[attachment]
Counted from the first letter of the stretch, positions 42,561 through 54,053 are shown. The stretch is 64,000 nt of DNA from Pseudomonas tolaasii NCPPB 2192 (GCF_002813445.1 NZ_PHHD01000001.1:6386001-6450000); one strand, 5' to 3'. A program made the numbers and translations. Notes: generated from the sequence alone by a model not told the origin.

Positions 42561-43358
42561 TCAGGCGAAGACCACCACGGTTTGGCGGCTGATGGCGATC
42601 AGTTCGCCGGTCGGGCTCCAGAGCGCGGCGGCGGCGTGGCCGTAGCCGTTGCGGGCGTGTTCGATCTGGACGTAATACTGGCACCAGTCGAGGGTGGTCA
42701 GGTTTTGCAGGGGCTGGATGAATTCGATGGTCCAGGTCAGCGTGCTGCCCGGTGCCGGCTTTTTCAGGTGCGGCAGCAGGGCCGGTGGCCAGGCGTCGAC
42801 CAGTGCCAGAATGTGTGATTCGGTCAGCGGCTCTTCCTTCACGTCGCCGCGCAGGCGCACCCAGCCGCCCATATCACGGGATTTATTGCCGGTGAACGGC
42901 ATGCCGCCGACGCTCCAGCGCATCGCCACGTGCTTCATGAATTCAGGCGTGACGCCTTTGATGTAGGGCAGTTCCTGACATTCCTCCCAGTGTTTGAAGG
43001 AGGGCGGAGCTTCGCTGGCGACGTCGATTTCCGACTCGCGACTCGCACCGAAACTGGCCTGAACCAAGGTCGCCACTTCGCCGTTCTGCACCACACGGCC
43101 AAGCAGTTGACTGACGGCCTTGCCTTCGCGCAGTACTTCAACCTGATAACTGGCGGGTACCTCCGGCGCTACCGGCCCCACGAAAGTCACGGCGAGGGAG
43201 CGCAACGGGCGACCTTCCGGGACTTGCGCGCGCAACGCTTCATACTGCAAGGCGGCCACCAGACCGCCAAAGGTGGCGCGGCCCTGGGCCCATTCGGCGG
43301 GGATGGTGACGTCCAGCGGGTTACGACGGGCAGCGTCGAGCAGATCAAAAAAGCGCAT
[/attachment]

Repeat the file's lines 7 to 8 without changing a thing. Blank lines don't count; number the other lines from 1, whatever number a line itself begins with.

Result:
42901 ATGCCGCCGACGCTCCAGCGCATCGCCACGTGCTTCATGAATTCAGGCGTGACGCCTTTGATGTAGGGCAGTTCCTGACATTCCTCCCAGTGTTTGAAGG
43001 AGGGCGGAGCTTCGCTGGCGACGTCGATTTCCGACTCGCGACTCGCACCGAAACTGGCCTGAACCAAGGTCGCCACTTCGCCGTTCTGCACCACACGGCC